“I think so…”

So I drifted back in the water, and perennial disbeliever that I am, I assumed the “ready-to-fall-on-my-face” position.

And fall I did.

Twice.

After the second time, when he drove the boat around to toss me the rope, he looked at me and said,

“Seriously. Don’t try so hard. Just let the boat pull you up. Do less.”

What I thought was:

Ugh, fine. Nothing else works.

What I said was:

“Alright…”

And that third time (thankfully, because who doesn’t love charming poeticism), I finally let those words sink in, let the boat pull me up, and stood up.

The funniest part is that I was so sure I’d never actually stand up, that I hadn’t even thought to ask what to do once you’re standing. Thus, I immediately fell back down.

But that’s neither here nor there.

The point here is that once I heard the right words (“do less”), internalized them the right way (saying “ok”), and put them into the right practice (actually doing it!), I accomplished something that I had previously thought was beyond my grasp.

I finally stood up on a wakeboard.

He taught.

I learned.

Success!

Now, this is obviously a very small win when it comes to the bigger picture of life. But I hope it illustrates the point I’m trying to make and serves it’s literary purpose.

All that mattered was hearing the right words, interpreting them the right way, and putting them into action.

Same story, different context.

Same student, different words.

Think about your life and the lessons you’ve already learned along the way. Think about all the times when you knew something was true, but needed to hear the right words to allow it to sink in.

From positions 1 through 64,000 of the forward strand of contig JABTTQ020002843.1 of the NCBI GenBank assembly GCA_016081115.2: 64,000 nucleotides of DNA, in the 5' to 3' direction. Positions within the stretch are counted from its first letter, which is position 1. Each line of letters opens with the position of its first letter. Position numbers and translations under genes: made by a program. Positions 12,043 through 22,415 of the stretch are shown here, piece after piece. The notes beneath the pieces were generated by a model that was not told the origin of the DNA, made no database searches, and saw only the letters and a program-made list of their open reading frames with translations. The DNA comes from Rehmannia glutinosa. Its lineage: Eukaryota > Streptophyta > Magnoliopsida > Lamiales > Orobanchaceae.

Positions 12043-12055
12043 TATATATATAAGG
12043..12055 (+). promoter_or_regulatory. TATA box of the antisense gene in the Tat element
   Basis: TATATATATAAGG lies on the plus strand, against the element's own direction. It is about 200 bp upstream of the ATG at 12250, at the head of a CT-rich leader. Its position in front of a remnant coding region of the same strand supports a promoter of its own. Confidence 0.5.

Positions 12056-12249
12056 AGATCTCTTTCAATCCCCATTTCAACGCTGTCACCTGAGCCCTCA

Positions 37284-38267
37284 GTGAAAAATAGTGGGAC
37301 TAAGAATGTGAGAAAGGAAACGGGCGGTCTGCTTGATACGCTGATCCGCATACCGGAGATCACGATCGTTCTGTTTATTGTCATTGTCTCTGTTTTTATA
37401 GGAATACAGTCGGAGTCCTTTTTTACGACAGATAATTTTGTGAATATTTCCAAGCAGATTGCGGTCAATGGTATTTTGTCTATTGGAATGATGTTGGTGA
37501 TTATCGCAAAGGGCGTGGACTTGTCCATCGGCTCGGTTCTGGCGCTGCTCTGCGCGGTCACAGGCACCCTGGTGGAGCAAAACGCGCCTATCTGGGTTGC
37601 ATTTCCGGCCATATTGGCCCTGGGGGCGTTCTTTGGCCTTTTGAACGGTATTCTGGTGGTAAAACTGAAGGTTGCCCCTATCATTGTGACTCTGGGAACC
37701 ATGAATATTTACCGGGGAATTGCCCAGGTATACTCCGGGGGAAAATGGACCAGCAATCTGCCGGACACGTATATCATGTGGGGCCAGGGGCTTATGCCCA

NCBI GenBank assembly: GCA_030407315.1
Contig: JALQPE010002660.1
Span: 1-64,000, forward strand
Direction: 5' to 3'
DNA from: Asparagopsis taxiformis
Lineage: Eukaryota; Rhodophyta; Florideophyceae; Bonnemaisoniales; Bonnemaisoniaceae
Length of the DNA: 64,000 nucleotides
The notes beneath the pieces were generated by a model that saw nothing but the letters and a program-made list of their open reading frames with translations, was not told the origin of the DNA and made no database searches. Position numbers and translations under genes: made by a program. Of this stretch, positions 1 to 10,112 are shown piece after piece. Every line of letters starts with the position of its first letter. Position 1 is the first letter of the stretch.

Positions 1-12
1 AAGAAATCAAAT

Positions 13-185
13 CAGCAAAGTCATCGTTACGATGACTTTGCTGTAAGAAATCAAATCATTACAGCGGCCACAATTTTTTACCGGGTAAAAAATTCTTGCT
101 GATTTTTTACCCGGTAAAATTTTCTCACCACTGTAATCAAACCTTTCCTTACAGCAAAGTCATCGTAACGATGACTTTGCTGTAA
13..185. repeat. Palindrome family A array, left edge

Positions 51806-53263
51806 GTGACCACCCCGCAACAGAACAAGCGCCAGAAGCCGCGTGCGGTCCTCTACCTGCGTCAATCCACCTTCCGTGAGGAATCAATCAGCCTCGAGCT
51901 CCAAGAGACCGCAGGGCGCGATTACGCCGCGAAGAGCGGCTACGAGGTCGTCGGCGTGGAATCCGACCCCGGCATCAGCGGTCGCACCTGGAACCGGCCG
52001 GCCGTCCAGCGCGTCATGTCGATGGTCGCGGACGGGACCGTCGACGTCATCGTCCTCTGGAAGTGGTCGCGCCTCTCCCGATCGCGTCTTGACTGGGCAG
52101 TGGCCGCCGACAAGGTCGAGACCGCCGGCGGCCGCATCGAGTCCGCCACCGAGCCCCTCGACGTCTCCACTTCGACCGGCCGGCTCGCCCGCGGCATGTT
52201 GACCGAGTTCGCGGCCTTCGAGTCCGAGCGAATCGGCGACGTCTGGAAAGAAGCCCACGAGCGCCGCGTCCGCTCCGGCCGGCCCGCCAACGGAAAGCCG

Or the opposite!

Think about something you’re battling right now-- something that life is trying to teach you, but hasn't gotten through just yet. It could be as trivial as math or wakeboarding, or as deep as friendships or romance.

Are you open to hearing the words you need to hear?

Are you ready to let them sink in?

Are you willing to put them into practice?

Remember-- you won't be able to think your way through this. You'll have to hear these words from someone else or somewhere else. So just listen, be open, be ready, and be willing.

You'll hear exactly what you need to hear, when you need to hear it.

Words.

Are.

Powerful.

But first, you must allow them to be.

**********

What lesson did you need “the right words” to learn? Who uttered those life-changing words?

Did this story resonate with you? Or did it make you think of a story of your own? Share your story or your reaction in the comments below.

I believe that stories unite us. These stories can be traced back to one person, conversation, or observation that provided a turning point in our lives. I’d love to hear if you believe this, too.

If you do believe this, then share it with your friends! Because sharing stories an instinctual, powerful way to touch the hearts of others and change the world around us.